Figure 1
Clinical photograph (1988) of the left eye of a 53-year-old woman showing corneal Krukenberg spindles and pigment deposits on the posterior capsule of the lens.

Figure 2
Slit-lamp photograph (2002) of the left eye of the same patient at age 67 showing significant change in shape of pigment deposits, which appeared to have regressed centrally and increased peripherally compared to the earlier photograph.

In 1938 Zentmayer described annular pigmentation of the lens.(2) Scheie and Fleischhauer noted an incomplete ring on the posterior surface of the lens in 14 eyes and a complete ring in 12 eyes.(1) Most eyes were examined by gonioscope, and it was observed that “the pigment frequently lodges in the angle between the face or anterior limiting membrane of the vitreous and the periphery of the posterior surface of the lens,” that is, at Wieger’s ligament. This pigment line now called “Scheie’s line.”(3)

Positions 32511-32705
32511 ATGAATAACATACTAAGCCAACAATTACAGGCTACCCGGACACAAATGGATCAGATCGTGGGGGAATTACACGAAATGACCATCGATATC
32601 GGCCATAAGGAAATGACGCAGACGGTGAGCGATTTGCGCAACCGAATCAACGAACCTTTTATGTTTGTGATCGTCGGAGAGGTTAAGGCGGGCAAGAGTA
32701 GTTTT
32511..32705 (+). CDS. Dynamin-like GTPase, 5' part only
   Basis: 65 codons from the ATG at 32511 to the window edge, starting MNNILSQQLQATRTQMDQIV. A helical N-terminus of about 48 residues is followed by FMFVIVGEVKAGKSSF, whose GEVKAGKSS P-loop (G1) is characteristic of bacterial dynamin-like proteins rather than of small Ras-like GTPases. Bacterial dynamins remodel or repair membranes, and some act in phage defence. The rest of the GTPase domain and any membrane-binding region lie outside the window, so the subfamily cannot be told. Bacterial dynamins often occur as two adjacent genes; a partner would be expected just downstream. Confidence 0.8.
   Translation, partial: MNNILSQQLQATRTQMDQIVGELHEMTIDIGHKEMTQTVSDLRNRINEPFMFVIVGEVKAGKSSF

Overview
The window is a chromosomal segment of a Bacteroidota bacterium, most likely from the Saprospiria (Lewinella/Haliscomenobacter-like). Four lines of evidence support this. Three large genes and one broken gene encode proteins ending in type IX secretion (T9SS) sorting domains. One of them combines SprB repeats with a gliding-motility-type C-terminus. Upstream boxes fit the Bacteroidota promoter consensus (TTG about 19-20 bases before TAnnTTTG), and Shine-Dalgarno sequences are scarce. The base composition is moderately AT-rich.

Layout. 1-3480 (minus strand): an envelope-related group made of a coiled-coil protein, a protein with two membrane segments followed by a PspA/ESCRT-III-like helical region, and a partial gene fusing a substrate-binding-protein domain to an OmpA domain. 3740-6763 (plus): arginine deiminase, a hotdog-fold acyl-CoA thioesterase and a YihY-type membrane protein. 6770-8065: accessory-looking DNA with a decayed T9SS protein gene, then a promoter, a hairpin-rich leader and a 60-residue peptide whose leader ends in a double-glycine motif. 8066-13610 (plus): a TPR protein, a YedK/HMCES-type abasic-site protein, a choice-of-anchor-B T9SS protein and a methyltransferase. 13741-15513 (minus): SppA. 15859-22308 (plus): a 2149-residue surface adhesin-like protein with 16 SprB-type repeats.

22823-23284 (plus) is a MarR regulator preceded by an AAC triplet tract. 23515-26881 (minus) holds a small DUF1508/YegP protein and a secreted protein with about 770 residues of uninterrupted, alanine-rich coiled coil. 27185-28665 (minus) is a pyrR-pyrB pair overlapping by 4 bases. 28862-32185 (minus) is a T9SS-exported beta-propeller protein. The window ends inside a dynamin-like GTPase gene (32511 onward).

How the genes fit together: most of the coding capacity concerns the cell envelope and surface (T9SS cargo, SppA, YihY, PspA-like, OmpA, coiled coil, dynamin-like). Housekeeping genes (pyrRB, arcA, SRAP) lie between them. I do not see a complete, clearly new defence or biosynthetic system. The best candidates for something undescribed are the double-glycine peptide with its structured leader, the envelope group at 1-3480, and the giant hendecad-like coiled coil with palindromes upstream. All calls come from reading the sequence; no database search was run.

In pigment dispersion syndrome, pigment release is thought to occur as a result of posterior-bowing of the mid-peripheral iris rubbing against the lens zonules.(4) This unusual iris configuration may be due to a type of “reverse pupil block,” which prevents pressure equalization between the anterior and posterior chambers, leading to transient rise in the IOP in the anterior chamber relative to the posterior. Prevention of blinking causes reversal of iris configuration.(5) Lance Liu et al have reported that the iris remains planar with continuous blinking and controlled accommodation and that the posterior curvature of the iris is induced and probably maintained by accommodation.(6)